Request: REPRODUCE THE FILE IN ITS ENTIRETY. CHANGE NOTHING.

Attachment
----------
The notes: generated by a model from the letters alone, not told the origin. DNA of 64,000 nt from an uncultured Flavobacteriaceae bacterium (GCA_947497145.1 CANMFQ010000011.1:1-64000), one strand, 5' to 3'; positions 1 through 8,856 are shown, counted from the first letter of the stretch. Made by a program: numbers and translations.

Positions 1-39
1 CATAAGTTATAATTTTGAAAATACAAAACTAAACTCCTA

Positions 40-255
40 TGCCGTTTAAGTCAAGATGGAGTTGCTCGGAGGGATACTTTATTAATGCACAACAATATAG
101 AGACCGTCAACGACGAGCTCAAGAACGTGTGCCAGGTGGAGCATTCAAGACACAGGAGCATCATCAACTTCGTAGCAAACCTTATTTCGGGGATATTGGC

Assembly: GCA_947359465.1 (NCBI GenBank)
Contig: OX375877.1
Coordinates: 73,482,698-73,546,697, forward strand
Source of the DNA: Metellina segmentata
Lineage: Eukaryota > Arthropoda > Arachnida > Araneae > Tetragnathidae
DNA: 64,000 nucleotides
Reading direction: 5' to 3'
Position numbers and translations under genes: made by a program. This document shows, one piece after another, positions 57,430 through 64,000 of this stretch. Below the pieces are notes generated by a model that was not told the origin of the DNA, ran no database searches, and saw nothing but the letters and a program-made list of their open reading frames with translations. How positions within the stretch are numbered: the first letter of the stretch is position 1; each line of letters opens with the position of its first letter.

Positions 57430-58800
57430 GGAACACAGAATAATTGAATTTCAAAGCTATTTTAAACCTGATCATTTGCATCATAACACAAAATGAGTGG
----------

The notes: generated by a model from the letters alone, not told the origin. DNA of 64,000 nt from an uncultured Flavobacteriaceae bacterium (GCA_947497145.1 CANMFQ010000011.1:1-64000), one strand, 5' to 3'; positions 1 through 8,856 are shown, counted from the first letter of the stretch. Made by a program: numbers and translations.

Positions 1-39
1 CATAAGTTATAATTTTGAAAATACAAAACTAAACTCCTA

Positions 40-255
40 TGCCGTTTAAGTCAAGATGGAGTTGCTCGGAGGGATACTTTATTAATGCACAACAATATAG
101 AGACCGTCAACGACGAGCTCAAGAACGTGTGCCAGGTGGAGCATTCAAGACACAGGAGCATCATCAACTTCGTAGCAAACCTTATTTCGGGGATATTGGC

Assembly: GCA_947359465.1 (NCBI GenBank)
Contig: OX375877.1
Coordinates: 73,482,698-73,546,697, forward strand
Source of the DNA: Metellina segmentata
Lineage: Eukaryota > Arthropoda > Arachnida > Araneae > Tetragnathidae
DNA: 64,000 nucleotides
Reading direction: 5' to 3'
Position numbers and translations under genes: made by a program. This document shows, one piece after another, positions 57,430 through 64,000 of this stretch. Below the pieces are notes generated by a model that was not told the origin of the DNA, ran no database searches, and saw nothing but the letters and a program-made list of their open reading frames with translations. How positions within the stretch are numbered: the first letter of the stretch is position 1; each line of letters opens with the position of its first letter.

Positions 57430-58800
57430 GGAACACAGAATAATTGAATTTCAAAGCTATTTTAAACCTGATCATTTGCATCATAACACAAAATGAGTGG